Suit seeks to hold gun­maker li­able

The Columbus Dispatch - - Nation&world - By Dave Collins

HART­FORD, Conn. — Newtown school shooter Adam Lanza heard the mes­sage loud and clear when gun­maker Rem­ing­ton Arms mar­keted an AR-15-style ri­fle as an over­pow­er­ing weapon fa­vored by elite mil­i­tary forces, a lawyer for rel­a­tives of some vic­tims of the mas­sacre told the Connecticut Supreme Court on Tues­day.

Lanza, who killed 20 first­graders and six ed­u­ca­tors with a Bush­mas­ter XM15-E2S on Dec. 14, 2012, was ob­sessed with vi­o­lent video games and idol­ized the Army Rangers, at­tor­ney Joshua Koskoff said.

Koskoff asked the high court to re­in­state a wrong­ful death law­suit against Madi­son, North Carolina-based Rem­ing­ton. He said the Bush­mas­ter ri­fle and other AR-15-style firearms were de­signed as mil­i­tary killing ma­chines and are too dan­ger­ous for the pub­lic, but Rem­ing­ton glo­ri­fied them and mar­keted them to a younger de­mo­graphic that in­cluded the 20-year-old Lanza.

“Adam Lanza heard the mes­sage,” Koskoff told the jus­tices, whose de­ci­sion isn’t ex­pected for sev­eral months. “They mar­keted the weapon for ex­actly what it was. They used images of sol­diers in com­bat. They used slo­gans in­vok­ing bat­tle and high­pres­sure mis­sions.

The Connecticut case is be­ing watched by gun-rights sup­port­ers and gun-con­trol ad­vo­cates as one that could af­fect other cases ac­cus­ing gun­mak­ers of be­ing re­spon­si­ble for mass shoot­ings. Sev­eral groups, in­clud­ing the Na­tional Ri­fle As­so­ci­a­tion and emer­gency room doc­tors, submitted briefs to the court.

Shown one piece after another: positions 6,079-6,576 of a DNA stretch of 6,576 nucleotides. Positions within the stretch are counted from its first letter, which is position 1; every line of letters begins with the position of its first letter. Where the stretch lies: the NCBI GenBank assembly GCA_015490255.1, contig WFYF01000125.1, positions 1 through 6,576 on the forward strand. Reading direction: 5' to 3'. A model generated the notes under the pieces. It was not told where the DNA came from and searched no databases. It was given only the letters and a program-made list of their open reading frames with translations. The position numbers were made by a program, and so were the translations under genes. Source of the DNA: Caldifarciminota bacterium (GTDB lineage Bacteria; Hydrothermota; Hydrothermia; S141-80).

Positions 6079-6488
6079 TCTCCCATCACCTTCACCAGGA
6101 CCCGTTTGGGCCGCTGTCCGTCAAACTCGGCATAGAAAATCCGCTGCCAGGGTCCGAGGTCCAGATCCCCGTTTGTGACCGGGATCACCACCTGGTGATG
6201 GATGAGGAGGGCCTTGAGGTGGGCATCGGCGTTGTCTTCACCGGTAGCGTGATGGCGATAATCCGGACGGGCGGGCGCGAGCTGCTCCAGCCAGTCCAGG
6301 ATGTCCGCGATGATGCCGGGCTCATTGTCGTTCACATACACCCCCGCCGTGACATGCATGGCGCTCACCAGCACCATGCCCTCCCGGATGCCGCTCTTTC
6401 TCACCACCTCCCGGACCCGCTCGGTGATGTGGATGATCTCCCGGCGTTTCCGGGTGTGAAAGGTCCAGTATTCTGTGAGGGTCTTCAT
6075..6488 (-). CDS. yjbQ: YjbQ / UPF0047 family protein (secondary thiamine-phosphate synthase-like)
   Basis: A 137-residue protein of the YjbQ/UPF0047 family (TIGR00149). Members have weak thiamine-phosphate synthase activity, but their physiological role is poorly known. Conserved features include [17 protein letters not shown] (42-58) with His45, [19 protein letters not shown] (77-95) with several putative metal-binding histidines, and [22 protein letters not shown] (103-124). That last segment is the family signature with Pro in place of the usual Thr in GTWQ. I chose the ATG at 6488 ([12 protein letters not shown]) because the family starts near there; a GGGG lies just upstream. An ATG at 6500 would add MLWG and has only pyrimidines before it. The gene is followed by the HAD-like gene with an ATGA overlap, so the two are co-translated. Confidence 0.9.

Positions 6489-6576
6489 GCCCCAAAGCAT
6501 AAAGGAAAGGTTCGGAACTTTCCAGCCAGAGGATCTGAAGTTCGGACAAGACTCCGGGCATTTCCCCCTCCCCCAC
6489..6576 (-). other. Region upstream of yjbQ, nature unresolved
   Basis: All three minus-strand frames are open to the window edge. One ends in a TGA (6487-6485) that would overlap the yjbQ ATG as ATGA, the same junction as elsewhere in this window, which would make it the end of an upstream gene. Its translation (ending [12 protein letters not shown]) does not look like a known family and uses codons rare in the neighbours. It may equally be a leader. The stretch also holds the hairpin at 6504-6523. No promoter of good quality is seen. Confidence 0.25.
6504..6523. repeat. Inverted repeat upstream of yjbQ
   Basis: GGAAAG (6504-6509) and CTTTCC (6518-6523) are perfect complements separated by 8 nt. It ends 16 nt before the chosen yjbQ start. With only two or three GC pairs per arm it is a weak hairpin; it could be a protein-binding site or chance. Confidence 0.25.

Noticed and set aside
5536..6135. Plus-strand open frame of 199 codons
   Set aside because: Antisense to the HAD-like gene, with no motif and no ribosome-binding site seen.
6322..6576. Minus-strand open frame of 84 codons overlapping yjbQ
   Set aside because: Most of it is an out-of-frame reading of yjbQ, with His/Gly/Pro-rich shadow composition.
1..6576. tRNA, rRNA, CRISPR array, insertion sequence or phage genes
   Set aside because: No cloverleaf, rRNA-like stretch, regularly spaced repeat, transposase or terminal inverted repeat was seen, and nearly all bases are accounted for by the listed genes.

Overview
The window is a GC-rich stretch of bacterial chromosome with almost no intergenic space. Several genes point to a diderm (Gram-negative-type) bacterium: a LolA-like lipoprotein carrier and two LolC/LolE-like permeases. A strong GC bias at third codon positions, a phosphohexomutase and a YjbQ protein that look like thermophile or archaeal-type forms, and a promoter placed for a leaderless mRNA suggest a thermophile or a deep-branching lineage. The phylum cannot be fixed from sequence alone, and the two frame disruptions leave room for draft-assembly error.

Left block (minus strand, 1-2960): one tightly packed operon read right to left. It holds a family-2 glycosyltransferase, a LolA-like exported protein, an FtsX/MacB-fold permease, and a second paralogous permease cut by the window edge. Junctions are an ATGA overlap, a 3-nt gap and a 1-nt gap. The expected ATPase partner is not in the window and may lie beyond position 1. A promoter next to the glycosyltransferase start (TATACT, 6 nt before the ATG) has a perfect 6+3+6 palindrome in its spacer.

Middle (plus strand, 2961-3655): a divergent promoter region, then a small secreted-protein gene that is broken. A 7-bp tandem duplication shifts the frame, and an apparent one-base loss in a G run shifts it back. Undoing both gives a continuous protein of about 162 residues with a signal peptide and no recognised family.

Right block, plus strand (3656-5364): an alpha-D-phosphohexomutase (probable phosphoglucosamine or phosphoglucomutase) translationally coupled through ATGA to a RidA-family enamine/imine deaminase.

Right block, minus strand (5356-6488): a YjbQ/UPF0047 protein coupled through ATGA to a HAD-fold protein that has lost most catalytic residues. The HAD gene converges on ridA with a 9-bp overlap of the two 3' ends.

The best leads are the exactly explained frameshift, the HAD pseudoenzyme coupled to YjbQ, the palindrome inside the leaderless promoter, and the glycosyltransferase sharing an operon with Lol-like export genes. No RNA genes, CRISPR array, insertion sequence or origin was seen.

At is­sue is a 2005 fed­eral law that ex­empts gun­mak­ers from li­a­bil­ity when their prod­ucts are used in crimes and two ex­cep­tions to the law. A lower Connecticut court dis­missed the law­suit in 2015, cit­ing the fed­eral law named the Pro­tec­tion of Law­ful Com­merce in Arms Act. That led to the Supreme Court ap­peal.

One ex­cep­tion al­lows law­suits al­leg­ing “neg­li­gent en­trust­ment”: when com­pa­nies pro­vide peo­ple with prod­ucts the com­pa­nies know, or should know, could be dan­ger­ous. The other al­lows law­suits al­leg­ing man­u­fac­tur­ers know­ingly vi­o­lated a state or fed­eral law that ap­plies to the sale or mar­ket­ing of firearms.

Other courts have cited the law in re­ject­ing law­suits against gun­mak­ers and deal­ers in some high-pro­file shoot­ing at­tacks, in­clud­ing the Aurora, Colorado, movie theater shoot­ing and the Wash­ing­ton, D.C., sniper shoot­ings.


Ian Hock­ley, fa­ther of a child killed in the 2012 Sandy Hook El­e­men­tary School shoot­ing, speaks to the me­dia af­ter a hear­ing be­fore the Connecticut Supreme Court on Tues­day. A sur­vivor and rel­a­tives of nine peo­ple killed in the shoot­ing are try­ing to sue the maker of the as­sault-style ri­fle used by the gun­man.

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